The Time has not yet come
We all know people who have their priorities all wrong. They just don’t seem to understand what’s important and what’s not. I don’t know about you, but personally, I am excellent at working out what needs to be top priority. I could tell you of countless occasions when I’ve had multiple things that needed doing, and every time I’ve been able to easily identify which was the most important. I like to think of it as my special skill…I suppose the only way it could be more impressive is if I had worked it out before all the other tasks were complete.
Priorities. Our reading is all about priorities. The Israelites have been allowed to return from their exile at the hands of the Babylonians, they’ve started to rebuild Jerusalem. They’ve built homes for themselves to live in and they’ve begun to build the temple. After 2 years of hard work the foundations of the temple were finally complete and for the most part, the people celebrated with great joy!
We join the Israelites years later and the Temple is, well, still just the foundations. The Israelites had come up against great opposition from the neighbouring people which had put a bit of spanner in the works and made it extremely difficult for them to do any more building of the temple and all these years later it was no longer their priority and the people of Israel were still saying “The Time has not yet come for the Lord’s house to be built.” (v.2)
At this point, right at the beginning of our reading, the lives of the Israelites are already echoing our own lives. We are more similar than we might think. On the one hand we have the Israelites, who had once been exiled far from home but had now been allowed to return home to rebuild Jerusalem and the Temple. On the other hand, we have ourselves, once exiled by our sinful ways, far from our God. Now we have been allowed to return home, back into the arms of the Father, because of Jesus Christ and his sacrifice on the Cross. And now, just like the Israelites rebuilding Jerusalem, it is time for us to build, not a city but the Church. And just like the Israelites, things can start off so well but it’s so easy to lose sight of priorities. We find ourselves thinking “The time has not yet come.” to pray or read our bibles because there’s too much to be done. “The time has not yet come.”to talk to people about Jesus because too much opposition. “The time has not yet come” to put my time, money and resources into what God wants, because my needs are more important right now. Life just gets in the way and our priorities get mixed up. It is an easy trap to fall into and often not so easy to see that we are doing it.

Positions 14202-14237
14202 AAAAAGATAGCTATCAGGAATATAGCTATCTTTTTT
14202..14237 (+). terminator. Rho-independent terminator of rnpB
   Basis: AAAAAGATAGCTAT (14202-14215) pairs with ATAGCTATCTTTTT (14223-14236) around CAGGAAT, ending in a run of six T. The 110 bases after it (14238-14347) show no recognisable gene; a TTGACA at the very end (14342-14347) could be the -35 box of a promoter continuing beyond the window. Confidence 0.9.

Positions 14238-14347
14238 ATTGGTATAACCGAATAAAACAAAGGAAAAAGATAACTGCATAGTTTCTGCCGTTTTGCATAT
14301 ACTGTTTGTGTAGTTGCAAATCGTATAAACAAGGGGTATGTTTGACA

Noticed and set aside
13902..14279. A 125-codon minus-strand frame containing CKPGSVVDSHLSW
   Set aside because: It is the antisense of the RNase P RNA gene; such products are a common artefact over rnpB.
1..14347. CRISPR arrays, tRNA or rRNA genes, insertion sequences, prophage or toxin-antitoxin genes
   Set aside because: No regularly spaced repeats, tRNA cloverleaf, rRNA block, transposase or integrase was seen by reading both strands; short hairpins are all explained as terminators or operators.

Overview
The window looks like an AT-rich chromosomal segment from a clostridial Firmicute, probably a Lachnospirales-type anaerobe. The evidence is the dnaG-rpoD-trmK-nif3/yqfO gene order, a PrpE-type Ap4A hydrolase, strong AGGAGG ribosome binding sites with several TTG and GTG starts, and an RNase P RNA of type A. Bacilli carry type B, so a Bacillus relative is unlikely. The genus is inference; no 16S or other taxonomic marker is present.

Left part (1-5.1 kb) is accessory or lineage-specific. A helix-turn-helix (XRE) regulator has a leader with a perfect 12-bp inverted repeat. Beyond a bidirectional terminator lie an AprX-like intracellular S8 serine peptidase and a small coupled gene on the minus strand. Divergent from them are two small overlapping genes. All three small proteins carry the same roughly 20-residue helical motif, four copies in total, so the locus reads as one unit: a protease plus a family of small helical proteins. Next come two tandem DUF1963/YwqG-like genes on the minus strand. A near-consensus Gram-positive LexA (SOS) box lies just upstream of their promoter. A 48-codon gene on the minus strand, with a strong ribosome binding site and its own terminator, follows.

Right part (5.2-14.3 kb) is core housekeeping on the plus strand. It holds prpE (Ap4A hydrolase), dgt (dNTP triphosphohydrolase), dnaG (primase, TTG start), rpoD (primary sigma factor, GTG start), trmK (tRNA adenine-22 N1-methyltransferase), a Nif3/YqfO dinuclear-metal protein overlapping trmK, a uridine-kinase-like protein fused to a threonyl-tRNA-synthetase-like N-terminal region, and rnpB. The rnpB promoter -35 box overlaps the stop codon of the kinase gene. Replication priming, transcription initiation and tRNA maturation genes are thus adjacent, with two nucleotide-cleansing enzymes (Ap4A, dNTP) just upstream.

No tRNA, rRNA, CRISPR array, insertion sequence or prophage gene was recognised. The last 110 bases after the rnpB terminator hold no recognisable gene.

You have planted much, but harvested little
But what’s the result of these mixed up priorities? Well in the reading God speaks to the people through the Prophet Haggai and he pulls them up on where they’ve gone wrong. I have to say, I love the way that he does this- Instead of going straight in with “You should have built the temple.” God is our Heavenly Father and he addresses the situation like a proper Dad, and asks them the rhetorical question “Is it a time for you yourselves to be living in your panelled houses, while this house remains a ruin?” It just reminds me of a scaled up version of your average Dad posing the question “Do you really think you should be playing your X-Box when you’ve barely even started your homework?”(v.4) He asks the question, knowing that everybody already knows the answer.
And then it’s like he says, think about it, this is what you are doing to your lives.
““Give careful thought to your ways. You have planted much, but harvested little. You eat, but never have enough. You drink, but never have your fill. You put on clothes, but are not warm. You earn wages, only to put them in a purse with holes in it.” (v.5-6)
God is telling the Israelites and us that when we act in this way, when we don’t have our priorities right, what happens? Nothing. As in, everything we work towards, amounts to nothing and whatever results we do see don’t satisfy us. The Iraelites plant but don’t harvest, they eat but go hungry. For us, we work, we build but we end up with something that looks nothing like the original plan, we end up with something that’s not God’s church. We can work ourselves into the ground doing a million good things but if we have our priorities wrong, it can all amount to nothing.